Criminal cases in the field of digital forensics often bear morally-defunct charges, such as child pornography (CP) or child sexual exploitation (CSE). This type of content can be difficult for examiners – particularly the inexperienced. We are no stranger to these cases at Cyber Agents, as they often manifest as cyber crimes. But, how does law enforcement (LE) monitor for such crimes? How are these cases processed? How does this relate to digital forensic examiners (DFE’s)?
One of the most common ways we’ve seen LE track down potential predators is through the use of torrent-tracking software and passive peer-to-peer (P2P) network monitoring. BitTorrent and P2P networks are a great way of sharing massive amounts of data. So long as the files a user is looking for are available on the network, s/he will be able to download small fragments of it from multiple sources (on certain networks); this optimizes traffic across the network and allows people to download and upload several gigabytes (GB) in a small window. P2P networks rely on multiple people offering the same files for optimization, so when a user installs the client application the default settings will often be set so that a completed download will automatically start sharing to other users looking to download those files.
To fully understand how LE investigates CP and CSE distribution, it is necessary to understand how these different networks function. To explain that, we will need to look at the functional differences between BitTorrent and Traditional P2P networks, how LE handles their investigations of users on these networks, and how LE generally pursues suspects after they are identified.
BitTorrent is a P2P network protocol that allows a user to download blocks of a file while sharing blocks that s/he has already downloaded. Each torrent has a corresponding set of instructions known as a “[dot]torrent” file. Users download that set of instructions and feed them into their torrent client, or application. Users are then connected to trackers either on the DHT (distributed hash table) or hard coded into the torrent file, that advertise which peers have which blocks of a torrent available. Each peer connects to one or more peers on the network and downloads some of the available blocks from multiple seeding peers.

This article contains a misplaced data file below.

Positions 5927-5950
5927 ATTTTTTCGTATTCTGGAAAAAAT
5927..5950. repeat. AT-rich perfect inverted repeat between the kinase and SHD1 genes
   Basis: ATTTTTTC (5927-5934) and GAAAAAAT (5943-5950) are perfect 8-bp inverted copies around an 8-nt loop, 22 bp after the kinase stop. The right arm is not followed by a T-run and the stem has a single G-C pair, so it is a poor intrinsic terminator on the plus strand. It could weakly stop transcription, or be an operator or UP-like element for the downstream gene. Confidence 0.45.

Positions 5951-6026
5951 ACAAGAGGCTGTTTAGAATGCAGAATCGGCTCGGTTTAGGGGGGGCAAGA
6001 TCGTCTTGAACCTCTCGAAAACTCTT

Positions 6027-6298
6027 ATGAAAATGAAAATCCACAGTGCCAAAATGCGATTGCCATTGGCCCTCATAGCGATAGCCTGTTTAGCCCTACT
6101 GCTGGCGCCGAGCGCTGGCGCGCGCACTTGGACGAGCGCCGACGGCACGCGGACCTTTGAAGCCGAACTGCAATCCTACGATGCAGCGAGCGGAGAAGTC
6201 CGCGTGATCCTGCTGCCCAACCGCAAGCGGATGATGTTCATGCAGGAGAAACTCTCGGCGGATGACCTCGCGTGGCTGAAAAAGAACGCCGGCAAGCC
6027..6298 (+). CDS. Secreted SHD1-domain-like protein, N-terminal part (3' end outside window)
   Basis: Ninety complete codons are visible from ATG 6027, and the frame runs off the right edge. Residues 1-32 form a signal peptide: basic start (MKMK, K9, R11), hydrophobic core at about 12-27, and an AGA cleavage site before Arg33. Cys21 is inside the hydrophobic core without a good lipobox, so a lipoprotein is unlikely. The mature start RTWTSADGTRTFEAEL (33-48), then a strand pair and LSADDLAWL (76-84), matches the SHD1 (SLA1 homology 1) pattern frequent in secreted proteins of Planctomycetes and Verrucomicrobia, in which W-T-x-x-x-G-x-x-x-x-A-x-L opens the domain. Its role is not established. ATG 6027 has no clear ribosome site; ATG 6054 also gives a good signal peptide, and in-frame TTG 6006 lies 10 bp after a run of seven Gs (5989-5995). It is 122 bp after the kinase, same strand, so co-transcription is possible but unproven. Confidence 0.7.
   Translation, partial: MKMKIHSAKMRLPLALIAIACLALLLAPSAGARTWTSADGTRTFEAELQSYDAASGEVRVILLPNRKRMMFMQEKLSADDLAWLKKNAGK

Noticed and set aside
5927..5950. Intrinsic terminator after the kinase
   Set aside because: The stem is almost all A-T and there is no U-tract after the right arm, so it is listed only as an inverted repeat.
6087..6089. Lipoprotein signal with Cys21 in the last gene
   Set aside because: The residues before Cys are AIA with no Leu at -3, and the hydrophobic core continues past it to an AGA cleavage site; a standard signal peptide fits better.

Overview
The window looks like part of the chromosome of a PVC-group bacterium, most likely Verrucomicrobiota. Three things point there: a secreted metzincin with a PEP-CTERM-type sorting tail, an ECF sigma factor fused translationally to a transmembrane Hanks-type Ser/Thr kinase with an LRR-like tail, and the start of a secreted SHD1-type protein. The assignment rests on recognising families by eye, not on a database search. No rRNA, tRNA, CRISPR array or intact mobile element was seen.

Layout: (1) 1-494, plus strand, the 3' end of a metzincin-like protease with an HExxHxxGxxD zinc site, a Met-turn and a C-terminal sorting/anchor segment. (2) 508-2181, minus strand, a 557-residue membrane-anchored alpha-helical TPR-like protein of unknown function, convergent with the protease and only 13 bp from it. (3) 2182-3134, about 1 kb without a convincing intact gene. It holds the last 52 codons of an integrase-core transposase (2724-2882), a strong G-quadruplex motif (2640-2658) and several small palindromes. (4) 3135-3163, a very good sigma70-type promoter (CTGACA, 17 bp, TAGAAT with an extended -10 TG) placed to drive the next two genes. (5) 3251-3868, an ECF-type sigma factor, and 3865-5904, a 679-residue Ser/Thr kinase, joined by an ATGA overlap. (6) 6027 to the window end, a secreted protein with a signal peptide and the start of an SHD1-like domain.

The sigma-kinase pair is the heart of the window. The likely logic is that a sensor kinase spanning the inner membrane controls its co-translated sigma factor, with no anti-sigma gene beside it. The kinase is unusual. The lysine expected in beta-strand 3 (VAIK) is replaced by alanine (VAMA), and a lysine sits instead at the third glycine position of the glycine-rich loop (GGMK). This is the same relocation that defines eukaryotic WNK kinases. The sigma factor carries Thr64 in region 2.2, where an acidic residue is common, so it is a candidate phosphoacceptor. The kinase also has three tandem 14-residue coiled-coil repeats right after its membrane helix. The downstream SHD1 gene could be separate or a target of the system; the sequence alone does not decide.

It is important to note that most Torrent clients do not offer the [dot]torrent file themselves. In order to obtain one, you must find a [dot]torrent repository and search. Some common repositories are “The Pirate Bay”, “Kickass Torrents”, “Demonoid”, “Torrentz”, and “ISOHunt”. Some common torrent clients are BitTorrent, uTorrent (MicroTorrent), Transmission, and Vuze.
LE will often use software that monitors the traffic on the network. On torrent networks, they identify known CP files by hash connect to the tracker or DHT and then connect to a single peer offering a completed download of that file within that torrent. A torrent download consists of blocks of a standard size specified when the torrent file is created. Between 16kiB and 16384kiB. Once a specific set of blocks is complete a user will have a complete copy of that file to download. A single block can contain multiple files. As soon as a block completes downloading the block is then made available, or seeded, to other downloaders, or leechers, of that same torrent. In layman’s terms they connect to a user making entire completed files available. With BitTorrent specifically, LE software will also track the peers, or the users downloading the available files, and LE will monitor when a peer finishes the file at issue and becomes a “seeder” of that file. LE possesses tools that allow them to leech files from a single seeder without offering the files themselves. This is important because LE should never share this content to other users. A leecher refers to a downloader that does not share content back to the network.
Traditional P2P Networks